I love to work remotely. My dream workplace would probably be some hundred kilometers north of Oslo in a house outside the village overlooking the fjord.

But a very big part of my job is to communicate with people. And here’s the thing: I would rather do that in person. Of course I have tried all the different video chat solutions, I have invested in a good microphone and good headphones and a great internet connection. But it just isn’t the same.

When I am talking to somebody via a video call, I can never quite shake off the feeling that something is off. The in-person conversion flows, and the video call just… doesn’t.

The reason for this is latency.

When voice is transmitted over the internet, it needs some time to arrive at its destination. This delay is called latency. In an in-person conversation, the latency is less than 10 milliseconds, governed by the speed of sound. In a video call, that latency is often 200 to 500 milliseconds. That is a huge difference. It means that from the moment you say someting, it takes between 400 and 1000 milliseconds for a reaction to arrive.

As humans, we are used to conversations in a low-latency environment. We expect an immediate reaction when we say something. If the reaction comes with a delay, we subconsciously conclude that the person we are talking to is a little bit stupid. The latency also makes it hard to throw in a well-timed “hmm” or an interjection - crucial for a constructive exchange.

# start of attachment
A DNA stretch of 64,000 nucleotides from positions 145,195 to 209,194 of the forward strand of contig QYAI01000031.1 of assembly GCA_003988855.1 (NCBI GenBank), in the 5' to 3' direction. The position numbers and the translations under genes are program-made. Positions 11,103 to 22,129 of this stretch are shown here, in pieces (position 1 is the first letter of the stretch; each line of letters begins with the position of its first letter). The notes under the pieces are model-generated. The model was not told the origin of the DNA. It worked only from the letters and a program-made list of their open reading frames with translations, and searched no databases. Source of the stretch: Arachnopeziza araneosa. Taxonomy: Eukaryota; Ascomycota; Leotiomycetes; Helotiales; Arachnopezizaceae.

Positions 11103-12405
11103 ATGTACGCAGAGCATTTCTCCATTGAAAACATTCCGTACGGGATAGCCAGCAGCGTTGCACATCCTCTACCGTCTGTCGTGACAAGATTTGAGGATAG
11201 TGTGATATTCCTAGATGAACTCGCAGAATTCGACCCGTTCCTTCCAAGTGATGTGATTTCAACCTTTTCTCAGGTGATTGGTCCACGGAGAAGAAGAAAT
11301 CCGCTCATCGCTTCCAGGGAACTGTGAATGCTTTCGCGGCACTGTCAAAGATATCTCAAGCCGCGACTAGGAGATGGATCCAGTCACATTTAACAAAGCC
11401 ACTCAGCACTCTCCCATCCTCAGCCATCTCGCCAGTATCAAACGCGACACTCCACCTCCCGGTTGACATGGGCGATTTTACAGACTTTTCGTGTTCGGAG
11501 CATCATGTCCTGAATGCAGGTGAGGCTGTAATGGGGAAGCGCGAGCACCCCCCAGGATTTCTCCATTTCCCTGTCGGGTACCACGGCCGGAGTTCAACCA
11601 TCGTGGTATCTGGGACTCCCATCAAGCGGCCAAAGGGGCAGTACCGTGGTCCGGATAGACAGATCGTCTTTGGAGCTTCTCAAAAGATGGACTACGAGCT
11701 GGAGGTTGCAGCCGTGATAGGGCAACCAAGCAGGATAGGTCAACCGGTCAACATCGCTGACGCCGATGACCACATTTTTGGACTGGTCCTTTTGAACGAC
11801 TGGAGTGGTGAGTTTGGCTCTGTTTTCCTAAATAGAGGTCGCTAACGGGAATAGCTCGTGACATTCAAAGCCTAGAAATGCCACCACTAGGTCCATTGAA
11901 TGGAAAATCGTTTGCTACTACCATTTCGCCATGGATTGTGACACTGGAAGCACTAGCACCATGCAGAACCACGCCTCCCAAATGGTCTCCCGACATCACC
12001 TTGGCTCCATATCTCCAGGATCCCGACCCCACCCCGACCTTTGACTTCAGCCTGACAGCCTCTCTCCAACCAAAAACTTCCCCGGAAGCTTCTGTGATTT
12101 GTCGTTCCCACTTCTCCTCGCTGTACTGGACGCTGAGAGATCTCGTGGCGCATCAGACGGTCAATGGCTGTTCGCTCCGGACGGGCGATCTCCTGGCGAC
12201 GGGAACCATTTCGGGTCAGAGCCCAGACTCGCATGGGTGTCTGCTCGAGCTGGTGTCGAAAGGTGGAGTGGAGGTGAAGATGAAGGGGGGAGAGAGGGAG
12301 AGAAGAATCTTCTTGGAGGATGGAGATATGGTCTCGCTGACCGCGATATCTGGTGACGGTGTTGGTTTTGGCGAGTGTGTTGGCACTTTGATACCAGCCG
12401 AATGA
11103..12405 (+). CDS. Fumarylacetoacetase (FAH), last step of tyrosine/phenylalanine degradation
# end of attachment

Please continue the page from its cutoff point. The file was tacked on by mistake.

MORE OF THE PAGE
Therefore, the video call conversation does not flow.

But what causes this latency?

A modern fiber connection transmits signals with roughly two third of the speed of light, about 200 kilometers per millisecond. But in most video calls, the conversation partners are not more than a few thousand kilometers apart from each other. Even accounting for the detour to a relay server 2000 kilometers away, this does not explain more than a few milliseconds of latency.

This means that almost all latency must be caused by delays in signal processing, both on the high level (video encoding), in the operating system and on the TCP/IP package switching level.

To me, this is good news. Because it means that the problem can be fixed. And fixing it will do to video calling what the iPhone did to the smartphone: It will still be video calling, but it will suddenly feel RIGHT. The implications of this could hardly be overstated.